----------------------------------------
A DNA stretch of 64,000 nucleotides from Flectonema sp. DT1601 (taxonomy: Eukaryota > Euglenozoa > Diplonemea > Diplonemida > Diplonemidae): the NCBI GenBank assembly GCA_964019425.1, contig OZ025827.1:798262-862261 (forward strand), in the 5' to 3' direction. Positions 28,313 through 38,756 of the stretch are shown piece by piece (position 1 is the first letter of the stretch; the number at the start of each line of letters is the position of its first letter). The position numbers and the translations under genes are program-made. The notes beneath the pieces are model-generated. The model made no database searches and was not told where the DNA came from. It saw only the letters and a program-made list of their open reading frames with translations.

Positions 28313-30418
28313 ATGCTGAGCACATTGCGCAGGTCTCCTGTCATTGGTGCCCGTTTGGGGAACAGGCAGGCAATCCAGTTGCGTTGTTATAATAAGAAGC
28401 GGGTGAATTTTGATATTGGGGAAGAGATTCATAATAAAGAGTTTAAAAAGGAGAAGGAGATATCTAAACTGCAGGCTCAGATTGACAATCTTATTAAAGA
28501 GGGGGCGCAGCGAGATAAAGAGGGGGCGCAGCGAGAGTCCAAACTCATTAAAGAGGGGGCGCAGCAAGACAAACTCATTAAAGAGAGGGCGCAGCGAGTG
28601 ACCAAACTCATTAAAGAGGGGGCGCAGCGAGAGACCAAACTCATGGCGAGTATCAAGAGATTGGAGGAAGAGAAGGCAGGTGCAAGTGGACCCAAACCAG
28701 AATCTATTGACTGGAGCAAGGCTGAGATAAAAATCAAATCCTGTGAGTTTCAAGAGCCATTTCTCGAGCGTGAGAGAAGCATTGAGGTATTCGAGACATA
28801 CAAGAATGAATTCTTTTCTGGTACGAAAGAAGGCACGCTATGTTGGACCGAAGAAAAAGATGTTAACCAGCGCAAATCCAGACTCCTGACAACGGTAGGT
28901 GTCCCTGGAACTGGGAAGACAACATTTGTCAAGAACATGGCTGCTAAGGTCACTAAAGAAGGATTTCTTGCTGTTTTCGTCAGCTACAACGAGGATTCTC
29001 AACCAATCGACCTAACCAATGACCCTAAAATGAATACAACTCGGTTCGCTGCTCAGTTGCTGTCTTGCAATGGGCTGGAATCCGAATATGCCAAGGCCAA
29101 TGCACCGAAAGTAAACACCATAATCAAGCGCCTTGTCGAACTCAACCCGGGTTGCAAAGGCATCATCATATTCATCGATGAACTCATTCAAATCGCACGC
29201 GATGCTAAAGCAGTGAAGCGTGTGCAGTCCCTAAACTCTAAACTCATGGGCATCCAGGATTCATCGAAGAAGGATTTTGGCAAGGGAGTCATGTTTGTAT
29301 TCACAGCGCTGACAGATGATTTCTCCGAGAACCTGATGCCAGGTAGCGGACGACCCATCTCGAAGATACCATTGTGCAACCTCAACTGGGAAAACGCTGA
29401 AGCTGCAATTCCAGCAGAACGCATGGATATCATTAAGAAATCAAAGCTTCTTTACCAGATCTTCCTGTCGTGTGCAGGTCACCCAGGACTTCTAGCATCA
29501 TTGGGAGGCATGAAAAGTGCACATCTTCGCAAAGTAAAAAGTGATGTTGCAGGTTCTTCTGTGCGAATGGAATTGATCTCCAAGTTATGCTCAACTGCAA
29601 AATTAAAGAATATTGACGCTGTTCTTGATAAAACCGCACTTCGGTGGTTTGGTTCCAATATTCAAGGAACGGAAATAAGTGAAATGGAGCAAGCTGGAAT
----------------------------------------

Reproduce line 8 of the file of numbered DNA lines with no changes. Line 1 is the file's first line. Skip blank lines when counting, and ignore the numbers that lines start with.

28801 CAAGAATGAATTCTTTTCTGGTACGAAAGAAGGCACGCTATGTTGGACCGAAGAAAAAGATGTTAACCAGCGCAAATCCAGACTCCTGACAACGGTAGGT